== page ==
In the wake of the Virginia news shootings, many workplaces are most likely looking into the ‘threat assessment’ of current or former employees.

What if anything can we learn from this terrible tragedy and are there signs that people should be looking for?

“Lack of motivation, change or dip in performance. We look for sudden outbursts of anger,” Charity Hughes of the Society for Human Resource Management said.

Hughes travels around the world consulting companies on human behavior in the workplace.

Following news accounts on the gunman in Virginia, she says there were disturbing signs of trouble ahead, warning signs that she looks for in employees.

“We also look for sensitivity to criticism that often times can be a real indicator when people all of a sudden don’t want to accept any criticism or constructive feedback about their performance,” Hughes said.

Many businesses have become increasingly interested in assessing their employees as threats in the wake of recent high profile workplace violence.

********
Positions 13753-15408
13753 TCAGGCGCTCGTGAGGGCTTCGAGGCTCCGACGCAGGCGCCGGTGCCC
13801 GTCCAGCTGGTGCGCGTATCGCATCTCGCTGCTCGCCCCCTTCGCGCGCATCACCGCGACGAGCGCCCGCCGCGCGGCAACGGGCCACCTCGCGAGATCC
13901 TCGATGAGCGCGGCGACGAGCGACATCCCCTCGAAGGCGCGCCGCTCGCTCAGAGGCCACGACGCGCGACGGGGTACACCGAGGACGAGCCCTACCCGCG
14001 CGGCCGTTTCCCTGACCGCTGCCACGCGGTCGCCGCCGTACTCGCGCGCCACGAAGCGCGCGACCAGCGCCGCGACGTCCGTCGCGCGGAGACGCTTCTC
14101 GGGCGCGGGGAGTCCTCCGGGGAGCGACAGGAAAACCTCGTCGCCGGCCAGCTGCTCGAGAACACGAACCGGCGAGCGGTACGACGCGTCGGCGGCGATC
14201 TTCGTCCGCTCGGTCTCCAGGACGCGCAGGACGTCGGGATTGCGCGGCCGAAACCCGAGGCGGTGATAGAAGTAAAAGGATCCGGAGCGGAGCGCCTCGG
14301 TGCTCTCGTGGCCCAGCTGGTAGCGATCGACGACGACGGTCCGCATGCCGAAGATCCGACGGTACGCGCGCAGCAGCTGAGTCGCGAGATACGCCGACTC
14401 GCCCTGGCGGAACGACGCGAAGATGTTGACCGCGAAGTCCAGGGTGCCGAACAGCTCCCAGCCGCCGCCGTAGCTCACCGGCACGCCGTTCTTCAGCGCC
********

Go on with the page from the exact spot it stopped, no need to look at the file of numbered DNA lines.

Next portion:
In September 2010, disgruntled employee Yvonne Hiller barged into the Kraft Foods plant in Northeast Philadelphia and shot and killed two co-workers and wounded a third.

In August 2008, a disgruntled former employee at the Simon & Shuster book warehouse in Bristol shot and killed his former boss and a co-worker.

“There are some cancers that can’t be cured, unfortunately, to draw an analogy,” Dr. Carla Rodgers, a forensic and geriatric psychiatrist, said.

Dr. Rodgers says in the case of Virginia shooter Vester Flanagan, the television station did the right thing in firing him for not getting along with co-workers.

“[But] it’s not just a matter of kicking the guy out,” Rodgers said.

Dr. Rodgers says clearly the man showed signs that he was deeply disturbed. But often times when people like him are fired for their behavior, no one keeps tabs on them.

“The employers did what they could to get him out of the workplace, but that’s not always enough. I think we as a society need to take more care of disturbed individuals because if we don’t this is the outcome,” Rodgers said.

Overall, Dr. Rodgers believes that companies need to reevaluate the notion that just because you fired a troubled employee, he or she is no longer your problem. Often times, as we have seen time and time again, that is not the case.